The amount of wages subject to Social Security taxes is also going up. Social Security is funded by a 12.4 percent tax on the first $113,700 in wages earned by a worker, with half paid by employers and the other half withheld from workers' pay.
The wage threshold will increase to $117,000 next year, the Social Security Administration said. Wages above the threshold are not subject to Social Security taxes.
About 165 million workers pay Social Security taxes. About 10 million earn wages above the threshold, the agency said.
By law, the cost-of-living adjustment is based on the consumer price index for urban wage earners and clerical workers, a broad measure of consumer prices generated by the Bureau of Labor Statistics. It measures price changes for food, housing, clothing, transportation, energy, medical care, recreation and education.
The COLA is calculated by comparing consumer prices in July, August and September each year with prices in the same three months from the previous year. If prices go up over the course of the year, benefits go up, starting with payments delivered in January.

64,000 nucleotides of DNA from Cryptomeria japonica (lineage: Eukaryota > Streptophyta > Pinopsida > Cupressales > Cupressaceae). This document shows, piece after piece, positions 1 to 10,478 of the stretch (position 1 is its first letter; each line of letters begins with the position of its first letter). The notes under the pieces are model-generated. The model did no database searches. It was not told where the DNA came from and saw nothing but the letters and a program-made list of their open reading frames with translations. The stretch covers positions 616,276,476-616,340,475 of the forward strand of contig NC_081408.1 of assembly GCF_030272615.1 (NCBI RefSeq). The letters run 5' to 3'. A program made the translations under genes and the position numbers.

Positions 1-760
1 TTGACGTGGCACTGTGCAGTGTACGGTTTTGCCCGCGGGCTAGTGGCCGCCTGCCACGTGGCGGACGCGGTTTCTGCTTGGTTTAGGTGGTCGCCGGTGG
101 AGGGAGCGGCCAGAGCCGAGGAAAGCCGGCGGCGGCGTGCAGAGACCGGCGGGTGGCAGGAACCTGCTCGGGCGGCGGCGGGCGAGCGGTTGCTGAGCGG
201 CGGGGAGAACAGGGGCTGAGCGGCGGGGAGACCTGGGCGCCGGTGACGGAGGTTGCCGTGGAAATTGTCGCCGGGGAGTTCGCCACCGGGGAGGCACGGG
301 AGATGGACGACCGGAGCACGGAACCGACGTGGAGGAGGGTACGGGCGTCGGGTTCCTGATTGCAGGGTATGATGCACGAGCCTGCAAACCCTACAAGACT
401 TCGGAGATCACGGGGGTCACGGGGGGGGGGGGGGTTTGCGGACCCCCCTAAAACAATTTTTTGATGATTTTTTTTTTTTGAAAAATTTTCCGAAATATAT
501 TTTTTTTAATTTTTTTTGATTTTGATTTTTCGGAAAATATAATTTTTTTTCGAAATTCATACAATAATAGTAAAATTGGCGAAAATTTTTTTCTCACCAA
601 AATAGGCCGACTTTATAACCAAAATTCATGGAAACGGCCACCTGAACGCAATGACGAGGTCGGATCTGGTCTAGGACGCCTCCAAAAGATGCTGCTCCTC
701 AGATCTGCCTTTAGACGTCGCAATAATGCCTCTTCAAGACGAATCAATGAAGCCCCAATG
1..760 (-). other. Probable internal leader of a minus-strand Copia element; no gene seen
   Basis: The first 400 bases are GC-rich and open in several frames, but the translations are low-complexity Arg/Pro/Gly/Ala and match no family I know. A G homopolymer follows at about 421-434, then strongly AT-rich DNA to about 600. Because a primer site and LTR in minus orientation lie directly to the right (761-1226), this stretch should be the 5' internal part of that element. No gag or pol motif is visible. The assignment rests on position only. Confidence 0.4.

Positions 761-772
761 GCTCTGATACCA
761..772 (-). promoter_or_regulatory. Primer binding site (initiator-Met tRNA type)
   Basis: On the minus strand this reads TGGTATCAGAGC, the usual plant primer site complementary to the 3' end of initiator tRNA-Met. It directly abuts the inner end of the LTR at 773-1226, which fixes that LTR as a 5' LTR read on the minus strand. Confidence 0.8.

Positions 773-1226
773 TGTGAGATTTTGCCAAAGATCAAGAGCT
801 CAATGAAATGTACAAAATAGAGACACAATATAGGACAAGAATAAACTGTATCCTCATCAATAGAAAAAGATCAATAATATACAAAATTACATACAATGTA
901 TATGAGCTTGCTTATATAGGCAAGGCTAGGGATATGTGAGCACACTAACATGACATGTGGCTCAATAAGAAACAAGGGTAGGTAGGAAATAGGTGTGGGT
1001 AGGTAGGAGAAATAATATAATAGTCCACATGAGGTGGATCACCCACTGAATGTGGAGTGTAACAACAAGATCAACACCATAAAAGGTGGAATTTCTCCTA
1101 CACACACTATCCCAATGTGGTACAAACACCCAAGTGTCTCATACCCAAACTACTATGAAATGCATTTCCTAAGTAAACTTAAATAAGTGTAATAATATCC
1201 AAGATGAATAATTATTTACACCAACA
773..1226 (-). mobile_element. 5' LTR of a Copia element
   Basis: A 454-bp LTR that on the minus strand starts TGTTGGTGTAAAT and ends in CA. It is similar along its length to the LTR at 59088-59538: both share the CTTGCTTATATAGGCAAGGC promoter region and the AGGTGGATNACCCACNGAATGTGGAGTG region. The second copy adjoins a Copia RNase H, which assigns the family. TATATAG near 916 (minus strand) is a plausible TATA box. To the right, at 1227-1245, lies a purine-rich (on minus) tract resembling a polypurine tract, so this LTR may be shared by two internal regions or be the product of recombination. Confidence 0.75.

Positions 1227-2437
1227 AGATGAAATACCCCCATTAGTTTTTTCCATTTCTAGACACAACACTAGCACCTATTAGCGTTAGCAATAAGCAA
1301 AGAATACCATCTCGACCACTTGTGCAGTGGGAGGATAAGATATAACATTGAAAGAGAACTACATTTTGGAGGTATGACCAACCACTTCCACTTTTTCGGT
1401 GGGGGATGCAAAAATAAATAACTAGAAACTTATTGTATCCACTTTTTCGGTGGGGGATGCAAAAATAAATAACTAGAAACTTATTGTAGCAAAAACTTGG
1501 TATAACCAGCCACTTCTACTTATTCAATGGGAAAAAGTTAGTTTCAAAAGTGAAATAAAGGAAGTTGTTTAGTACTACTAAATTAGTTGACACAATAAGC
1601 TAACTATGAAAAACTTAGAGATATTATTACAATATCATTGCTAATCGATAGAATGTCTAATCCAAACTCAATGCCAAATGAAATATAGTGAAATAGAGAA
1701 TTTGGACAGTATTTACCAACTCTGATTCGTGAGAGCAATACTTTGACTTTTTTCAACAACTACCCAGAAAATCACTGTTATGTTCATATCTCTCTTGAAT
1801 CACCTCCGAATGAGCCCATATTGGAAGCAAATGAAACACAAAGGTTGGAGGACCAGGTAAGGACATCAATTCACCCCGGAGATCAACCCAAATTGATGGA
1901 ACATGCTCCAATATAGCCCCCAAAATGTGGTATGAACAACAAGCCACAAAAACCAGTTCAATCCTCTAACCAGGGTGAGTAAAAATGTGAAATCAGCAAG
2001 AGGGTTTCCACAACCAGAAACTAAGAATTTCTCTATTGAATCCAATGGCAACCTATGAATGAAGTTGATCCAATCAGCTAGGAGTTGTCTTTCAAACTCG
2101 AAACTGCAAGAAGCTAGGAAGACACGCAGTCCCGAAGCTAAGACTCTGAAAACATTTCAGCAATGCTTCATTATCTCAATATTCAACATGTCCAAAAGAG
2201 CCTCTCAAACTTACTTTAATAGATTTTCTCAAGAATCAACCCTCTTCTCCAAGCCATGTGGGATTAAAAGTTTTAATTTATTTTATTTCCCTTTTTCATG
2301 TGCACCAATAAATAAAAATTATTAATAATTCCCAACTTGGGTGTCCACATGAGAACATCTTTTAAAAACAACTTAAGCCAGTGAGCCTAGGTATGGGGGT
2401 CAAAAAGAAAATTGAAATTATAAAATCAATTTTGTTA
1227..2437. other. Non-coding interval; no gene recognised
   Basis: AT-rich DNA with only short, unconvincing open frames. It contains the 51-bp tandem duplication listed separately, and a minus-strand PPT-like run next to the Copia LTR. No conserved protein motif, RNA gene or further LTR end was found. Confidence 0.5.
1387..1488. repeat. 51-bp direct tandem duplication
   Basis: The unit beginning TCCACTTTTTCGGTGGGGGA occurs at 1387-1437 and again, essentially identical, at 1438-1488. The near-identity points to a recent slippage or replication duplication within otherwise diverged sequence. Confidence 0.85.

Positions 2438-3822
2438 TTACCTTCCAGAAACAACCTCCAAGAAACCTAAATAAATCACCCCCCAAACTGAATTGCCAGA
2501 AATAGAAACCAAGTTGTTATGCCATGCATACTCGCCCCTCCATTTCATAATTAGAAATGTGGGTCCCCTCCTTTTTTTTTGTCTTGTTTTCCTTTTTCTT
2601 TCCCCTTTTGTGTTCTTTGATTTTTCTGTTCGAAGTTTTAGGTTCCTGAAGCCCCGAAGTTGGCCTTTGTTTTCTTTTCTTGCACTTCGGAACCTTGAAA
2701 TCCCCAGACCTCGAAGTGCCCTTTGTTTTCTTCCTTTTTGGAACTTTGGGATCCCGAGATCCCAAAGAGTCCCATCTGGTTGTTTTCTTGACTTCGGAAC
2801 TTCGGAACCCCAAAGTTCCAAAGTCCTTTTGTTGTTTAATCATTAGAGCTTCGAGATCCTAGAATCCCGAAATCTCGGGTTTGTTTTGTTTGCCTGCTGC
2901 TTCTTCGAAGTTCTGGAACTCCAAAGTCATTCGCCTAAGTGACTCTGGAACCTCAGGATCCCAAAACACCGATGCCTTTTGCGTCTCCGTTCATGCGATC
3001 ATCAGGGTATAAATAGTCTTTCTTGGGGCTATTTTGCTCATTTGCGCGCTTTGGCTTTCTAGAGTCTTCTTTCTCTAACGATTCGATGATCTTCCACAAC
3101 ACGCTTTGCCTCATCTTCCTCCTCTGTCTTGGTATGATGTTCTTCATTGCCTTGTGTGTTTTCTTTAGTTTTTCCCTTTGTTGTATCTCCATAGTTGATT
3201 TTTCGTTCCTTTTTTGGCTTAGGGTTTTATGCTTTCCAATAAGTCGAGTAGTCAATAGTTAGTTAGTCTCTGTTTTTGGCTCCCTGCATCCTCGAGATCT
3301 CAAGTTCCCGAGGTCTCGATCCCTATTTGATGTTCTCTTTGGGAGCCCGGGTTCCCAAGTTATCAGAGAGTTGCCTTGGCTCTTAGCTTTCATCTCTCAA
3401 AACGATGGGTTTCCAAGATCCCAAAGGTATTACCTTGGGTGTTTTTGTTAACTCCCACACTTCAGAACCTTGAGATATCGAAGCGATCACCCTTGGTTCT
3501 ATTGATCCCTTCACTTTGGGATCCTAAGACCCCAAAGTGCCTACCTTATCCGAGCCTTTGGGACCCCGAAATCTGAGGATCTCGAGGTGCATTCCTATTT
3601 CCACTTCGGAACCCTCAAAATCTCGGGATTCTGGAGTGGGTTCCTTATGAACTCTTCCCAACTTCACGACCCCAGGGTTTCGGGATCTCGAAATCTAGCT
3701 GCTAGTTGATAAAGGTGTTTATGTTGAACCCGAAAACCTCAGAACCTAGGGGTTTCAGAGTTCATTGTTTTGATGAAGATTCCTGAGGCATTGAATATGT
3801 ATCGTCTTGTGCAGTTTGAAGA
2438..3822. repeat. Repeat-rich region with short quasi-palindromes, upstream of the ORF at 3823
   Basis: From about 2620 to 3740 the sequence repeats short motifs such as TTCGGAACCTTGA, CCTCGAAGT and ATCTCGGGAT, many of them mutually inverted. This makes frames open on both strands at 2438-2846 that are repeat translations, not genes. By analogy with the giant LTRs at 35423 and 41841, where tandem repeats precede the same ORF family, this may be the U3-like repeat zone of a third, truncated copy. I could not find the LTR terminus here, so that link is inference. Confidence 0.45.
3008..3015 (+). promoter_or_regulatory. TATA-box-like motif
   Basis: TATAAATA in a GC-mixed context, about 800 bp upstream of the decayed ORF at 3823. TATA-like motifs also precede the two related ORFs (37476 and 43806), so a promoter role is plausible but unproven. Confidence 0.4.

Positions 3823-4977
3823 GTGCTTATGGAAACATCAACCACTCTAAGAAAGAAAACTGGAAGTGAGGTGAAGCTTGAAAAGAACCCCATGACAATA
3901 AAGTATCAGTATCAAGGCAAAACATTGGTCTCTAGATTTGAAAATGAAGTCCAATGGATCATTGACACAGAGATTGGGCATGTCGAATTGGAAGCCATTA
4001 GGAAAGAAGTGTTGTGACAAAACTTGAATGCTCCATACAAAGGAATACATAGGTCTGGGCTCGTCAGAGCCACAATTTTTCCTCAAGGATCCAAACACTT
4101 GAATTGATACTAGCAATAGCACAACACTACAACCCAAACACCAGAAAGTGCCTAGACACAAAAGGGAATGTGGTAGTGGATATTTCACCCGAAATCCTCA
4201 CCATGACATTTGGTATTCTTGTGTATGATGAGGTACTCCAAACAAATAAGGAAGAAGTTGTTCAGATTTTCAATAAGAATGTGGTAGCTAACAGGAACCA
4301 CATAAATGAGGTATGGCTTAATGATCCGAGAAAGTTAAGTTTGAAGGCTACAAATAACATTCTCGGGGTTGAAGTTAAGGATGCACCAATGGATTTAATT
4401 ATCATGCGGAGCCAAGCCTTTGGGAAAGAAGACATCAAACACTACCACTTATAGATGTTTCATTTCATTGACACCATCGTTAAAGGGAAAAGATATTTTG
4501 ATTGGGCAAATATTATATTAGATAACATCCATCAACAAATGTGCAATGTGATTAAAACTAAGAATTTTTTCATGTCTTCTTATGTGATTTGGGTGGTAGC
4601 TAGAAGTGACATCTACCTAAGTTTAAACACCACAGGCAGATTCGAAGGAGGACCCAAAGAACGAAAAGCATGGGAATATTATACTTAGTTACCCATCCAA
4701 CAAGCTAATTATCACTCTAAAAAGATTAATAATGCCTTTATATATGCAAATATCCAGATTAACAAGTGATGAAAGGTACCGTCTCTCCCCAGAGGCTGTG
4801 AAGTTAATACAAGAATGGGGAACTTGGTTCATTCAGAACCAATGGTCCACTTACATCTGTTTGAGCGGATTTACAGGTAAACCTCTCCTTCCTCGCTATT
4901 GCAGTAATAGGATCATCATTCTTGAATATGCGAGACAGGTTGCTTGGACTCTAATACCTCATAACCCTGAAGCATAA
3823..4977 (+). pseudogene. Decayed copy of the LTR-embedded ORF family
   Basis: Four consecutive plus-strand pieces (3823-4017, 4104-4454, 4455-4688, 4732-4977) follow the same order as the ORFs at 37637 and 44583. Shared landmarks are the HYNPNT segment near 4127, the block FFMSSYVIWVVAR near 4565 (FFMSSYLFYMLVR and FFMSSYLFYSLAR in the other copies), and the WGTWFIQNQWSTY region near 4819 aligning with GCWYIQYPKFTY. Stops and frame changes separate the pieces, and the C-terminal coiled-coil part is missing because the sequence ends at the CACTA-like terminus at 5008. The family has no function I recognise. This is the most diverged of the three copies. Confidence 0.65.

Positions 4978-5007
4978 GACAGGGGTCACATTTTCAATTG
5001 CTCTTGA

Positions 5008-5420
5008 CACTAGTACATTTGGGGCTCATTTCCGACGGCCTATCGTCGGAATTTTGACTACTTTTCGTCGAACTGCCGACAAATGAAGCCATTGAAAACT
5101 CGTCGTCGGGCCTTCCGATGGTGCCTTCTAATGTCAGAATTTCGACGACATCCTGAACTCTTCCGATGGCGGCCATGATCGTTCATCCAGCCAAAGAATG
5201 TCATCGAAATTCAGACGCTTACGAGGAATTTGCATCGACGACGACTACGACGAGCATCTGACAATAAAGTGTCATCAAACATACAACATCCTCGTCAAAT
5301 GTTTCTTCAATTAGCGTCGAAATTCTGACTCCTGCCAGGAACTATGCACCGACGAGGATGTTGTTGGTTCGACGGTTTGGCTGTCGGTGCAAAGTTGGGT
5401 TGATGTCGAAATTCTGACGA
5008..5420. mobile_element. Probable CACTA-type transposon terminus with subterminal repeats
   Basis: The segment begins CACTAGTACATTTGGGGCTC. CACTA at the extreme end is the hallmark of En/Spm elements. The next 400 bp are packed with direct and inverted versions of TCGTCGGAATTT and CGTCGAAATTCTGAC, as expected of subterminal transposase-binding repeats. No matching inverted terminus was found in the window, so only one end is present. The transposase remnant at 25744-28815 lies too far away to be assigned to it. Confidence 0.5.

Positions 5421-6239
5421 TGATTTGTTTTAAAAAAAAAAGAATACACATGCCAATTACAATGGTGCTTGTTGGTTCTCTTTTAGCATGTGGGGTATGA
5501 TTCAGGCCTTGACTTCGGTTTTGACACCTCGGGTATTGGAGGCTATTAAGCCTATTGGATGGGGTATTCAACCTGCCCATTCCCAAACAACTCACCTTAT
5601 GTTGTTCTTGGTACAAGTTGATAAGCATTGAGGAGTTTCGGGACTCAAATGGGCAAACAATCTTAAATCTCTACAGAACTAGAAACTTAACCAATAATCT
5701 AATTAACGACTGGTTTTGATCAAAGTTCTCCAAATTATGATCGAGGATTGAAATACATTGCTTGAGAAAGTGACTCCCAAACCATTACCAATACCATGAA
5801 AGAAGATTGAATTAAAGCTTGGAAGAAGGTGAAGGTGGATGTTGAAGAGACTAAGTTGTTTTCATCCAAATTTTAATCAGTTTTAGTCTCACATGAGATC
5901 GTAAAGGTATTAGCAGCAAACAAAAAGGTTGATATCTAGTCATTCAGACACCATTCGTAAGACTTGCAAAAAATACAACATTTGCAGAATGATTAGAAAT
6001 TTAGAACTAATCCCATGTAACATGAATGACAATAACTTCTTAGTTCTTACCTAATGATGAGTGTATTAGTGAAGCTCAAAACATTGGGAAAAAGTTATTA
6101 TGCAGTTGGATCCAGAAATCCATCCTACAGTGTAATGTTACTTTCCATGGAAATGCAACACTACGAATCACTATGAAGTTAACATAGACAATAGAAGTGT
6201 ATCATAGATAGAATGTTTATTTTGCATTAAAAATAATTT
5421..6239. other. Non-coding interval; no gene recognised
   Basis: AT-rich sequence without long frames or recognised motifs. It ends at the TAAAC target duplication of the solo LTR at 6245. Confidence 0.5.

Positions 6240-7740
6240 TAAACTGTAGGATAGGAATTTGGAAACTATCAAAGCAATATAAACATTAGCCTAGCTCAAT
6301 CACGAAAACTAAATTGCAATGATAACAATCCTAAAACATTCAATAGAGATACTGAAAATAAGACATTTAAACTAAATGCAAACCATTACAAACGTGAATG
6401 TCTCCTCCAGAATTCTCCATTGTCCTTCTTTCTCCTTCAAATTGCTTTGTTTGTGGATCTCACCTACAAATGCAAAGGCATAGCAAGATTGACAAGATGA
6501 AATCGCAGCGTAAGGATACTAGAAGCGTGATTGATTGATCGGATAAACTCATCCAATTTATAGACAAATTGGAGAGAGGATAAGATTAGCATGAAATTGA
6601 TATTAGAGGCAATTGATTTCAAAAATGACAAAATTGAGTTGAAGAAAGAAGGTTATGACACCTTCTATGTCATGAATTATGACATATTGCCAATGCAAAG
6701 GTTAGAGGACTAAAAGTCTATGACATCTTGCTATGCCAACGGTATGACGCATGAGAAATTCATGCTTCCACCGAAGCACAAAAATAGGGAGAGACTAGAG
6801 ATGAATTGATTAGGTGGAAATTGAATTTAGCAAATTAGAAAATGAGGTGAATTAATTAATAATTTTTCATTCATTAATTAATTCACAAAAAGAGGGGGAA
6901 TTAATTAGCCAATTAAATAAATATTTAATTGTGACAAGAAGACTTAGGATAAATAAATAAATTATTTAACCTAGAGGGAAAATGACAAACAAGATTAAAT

Since 1975, annual Social Security raises have averaged just over 4 percent. Next year will mark only the seventh time the COLA has been less than 2 percent. This year's increase was 1.7 percent. There was no COLA in 2010 or 2011 because inflation was too low.
"By providing protection against inflation, the COLA helps beneficiaries of all ages maintain their standard of living, keeping many from falling into poverty," said AARP executive vice president Nancy LeaMond. "The COLA announced today is vital to millions, but at an average of just $19 per month, it will quickly be consumed by the rising costs of basic needs like food, utilities and health care."
Lower prices for gasoline are helping keep inflation low. The average price of a gallon of regular gasoline has dropped over the past year from $3.53 to about $3.28, according to the automotive club AAA.